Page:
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Just now, Jeremie Boop said:

The lightweight material golf pants and shirts are made out of these days is very efficient at cooling the body. I'd say wearing shorts is a very minimal benefit compared to them. That said, yes, what females can wear is actually much more varied than what the males can wear so this new dress code is basically just a set of common sense standards for what a professional athlete should wear when doing things associated with the LPGA.

This is a matter of opinion and individual metabolism.  For me, I need air moving over my skin or I sweat like a marathon runner just riding a golf cart.  I virtually don't even get any slacks out of my closet between April and October unless we are camping in the mountains.  One reason that I quit marshaling for the now defunct Castle Pines tour stop was because they required us to wear long pants, and in August, temps are typically in the mid 90's most days.  Even with unlimited free water (we got to access the coolers on the tee boxes, just like the players do), I was always very dehydrated at the end of an 8+ hour day on the course.  I can play 36 holes of golf in shorts with my shirt untucked and be far more comfortable that I am in even the lightest slacks.  

If I was required to play golf in long pants, I'd probably find another way to spend my leisure time.

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5 minutes ago, Fourputt said:

This is a matter of opinion and individual metabolism.  For me, I need air moving over my skin or I sweat like a marathon runner just riding a golf cart.  I virtually don't even get any slacks out of my closet between April and October unless we are camping in the mountains.  One reason that I quit marshaling for the now defunct Castle Pines tour stop was because they required us to wear long pants, and in August, temps are typically in the mid 90's most days.  Even with unlimited free water (we got to access the coolers on the tee boxes, just like the players do), I was always very dehydrated at the end of an 8+ hour day on the course.  I can play 36 holes of golf in shorts with my shirt untucked and be far more comfortable that I am in even the lightest slacks.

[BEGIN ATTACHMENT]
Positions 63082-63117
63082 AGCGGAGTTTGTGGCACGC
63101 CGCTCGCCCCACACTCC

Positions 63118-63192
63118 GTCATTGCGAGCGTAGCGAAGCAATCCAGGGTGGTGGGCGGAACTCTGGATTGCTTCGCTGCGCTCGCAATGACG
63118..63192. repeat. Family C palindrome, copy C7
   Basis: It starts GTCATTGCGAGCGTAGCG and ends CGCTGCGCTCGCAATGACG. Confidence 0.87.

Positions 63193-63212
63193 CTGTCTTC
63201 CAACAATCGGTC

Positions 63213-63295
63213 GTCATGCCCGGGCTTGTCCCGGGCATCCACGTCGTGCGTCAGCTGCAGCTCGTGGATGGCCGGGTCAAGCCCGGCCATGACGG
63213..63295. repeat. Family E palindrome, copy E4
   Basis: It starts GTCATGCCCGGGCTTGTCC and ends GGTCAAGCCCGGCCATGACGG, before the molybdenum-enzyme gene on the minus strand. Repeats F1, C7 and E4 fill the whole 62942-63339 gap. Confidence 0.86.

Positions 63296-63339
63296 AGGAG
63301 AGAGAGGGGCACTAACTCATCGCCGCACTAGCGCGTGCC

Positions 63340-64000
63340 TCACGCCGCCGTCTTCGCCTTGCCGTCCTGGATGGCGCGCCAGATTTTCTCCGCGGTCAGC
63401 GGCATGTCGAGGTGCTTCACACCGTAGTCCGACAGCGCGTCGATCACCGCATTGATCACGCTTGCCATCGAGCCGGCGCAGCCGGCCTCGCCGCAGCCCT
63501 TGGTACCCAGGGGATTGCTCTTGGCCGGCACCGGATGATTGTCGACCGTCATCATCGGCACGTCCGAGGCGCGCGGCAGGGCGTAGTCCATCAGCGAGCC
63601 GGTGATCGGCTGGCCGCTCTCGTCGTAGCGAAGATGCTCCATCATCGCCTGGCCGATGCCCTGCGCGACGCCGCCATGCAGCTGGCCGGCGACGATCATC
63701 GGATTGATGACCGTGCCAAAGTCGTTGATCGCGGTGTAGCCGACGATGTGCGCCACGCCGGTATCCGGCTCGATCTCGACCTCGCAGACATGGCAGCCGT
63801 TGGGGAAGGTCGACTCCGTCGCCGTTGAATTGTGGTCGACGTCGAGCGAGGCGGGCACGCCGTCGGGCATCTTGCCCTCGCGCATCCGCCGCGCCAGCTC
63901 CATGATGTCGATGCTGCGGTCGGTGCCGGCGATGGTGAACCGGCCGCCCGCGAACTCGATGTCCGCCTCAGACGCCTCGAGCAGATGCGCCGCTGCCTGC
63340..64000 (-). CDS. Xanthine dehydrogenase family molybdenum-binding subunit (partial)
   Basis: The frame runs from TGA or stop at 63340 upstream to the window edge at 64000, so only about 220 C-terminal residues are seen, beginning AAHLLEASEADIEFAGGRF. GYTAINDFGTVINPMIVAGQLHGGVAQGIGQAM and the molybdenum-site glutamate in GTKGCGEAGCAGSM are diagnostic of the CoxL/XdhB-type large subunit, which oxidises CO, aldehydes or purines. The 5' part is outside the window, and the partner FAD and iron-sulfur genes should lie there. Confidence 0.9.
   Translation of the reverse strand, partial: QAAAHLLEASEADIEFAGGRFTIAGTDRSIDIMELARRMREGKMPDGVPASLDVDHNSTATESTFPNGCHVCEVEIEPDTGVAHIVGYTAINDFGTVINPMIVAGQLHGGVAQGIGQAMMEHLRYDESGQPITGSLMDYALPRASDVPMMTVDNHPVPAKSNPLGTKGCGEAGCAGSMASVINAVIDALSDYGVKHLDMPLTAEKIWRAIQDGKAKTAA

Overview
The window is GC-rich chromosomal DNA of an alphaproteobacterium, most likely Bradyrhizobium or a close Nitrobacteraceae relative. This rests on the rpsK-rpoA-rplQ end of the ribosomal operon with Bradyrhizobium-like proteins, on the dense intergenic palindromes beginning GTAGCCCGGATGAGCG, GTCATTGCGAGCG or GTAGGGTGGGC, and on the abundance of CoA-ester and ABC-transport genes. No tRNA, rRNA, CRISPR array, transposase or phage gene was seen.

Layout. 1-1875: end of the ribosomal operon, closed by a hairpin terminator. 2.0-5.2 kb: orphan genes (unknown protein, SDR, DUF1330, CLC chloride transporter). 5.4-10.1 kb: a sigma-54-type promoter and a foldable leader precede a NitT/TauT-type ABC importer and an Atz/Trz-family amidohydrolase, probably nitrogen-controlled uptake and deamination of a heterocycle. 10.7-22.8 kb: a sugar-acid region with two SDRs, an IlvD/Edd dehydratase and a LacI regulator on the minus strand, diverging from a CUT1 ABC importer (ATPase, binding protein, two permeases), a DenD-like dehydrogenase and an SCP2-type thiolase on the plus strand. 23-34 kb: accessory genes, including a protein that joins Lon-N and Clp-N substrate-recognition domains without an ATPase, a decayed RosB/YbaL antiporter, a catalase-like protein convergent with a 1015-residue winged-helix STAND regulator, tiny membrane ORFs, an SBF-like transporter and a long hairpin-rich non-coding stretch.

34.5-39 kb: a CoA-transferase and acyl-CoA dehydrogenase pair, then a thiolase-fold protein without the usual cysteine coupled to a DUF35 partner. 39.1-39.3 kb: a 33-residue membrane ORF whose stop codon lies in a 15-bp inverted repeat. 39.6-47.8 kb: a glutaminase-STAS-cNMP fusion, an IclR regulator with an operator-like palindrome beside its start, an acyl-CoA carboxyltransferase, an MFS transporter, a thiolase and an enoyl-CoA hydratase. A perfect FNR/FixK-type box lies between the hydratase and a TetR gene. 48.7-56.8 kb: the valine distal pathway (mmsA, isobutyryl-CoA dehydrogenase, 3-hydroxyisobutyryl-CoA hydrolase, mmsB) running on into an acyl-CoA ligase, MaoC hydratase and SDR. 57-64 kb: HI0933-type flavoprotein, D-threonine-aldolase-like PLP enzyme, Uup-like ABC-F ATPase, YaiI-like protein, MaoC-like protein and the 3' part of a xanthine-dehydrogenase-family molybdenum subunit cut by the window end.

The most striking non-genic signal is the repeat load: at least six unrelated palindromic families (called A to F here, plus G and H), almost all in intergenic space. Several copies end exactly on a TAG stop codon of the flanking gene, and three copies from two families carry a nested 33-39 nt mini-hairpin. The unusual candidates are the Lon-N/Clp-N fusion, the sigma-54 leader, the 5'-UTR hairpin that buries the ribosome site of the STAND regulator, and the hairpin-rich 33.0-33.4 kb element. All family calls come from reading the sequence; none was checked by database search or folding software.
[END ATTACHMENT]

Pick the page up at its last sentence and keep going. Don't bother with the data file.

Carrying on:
If I was required to play golf in long pants, I'd probably find another way to spend my leisure time.

Well, you may sweat like a farm animal because you have direct sun beaming on your exposed skin. The North Africans and Nomads don't wear full body clothing because it looks cool. They cover themselves with light clothing to protect the sun from directly beaming their skin.

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Note: This thread is 939 days old. We appreciate that you found this thread instead of starting a new one, but if you plan to post here please make sure it's still relevant. If not, please start a new topic. Thank you!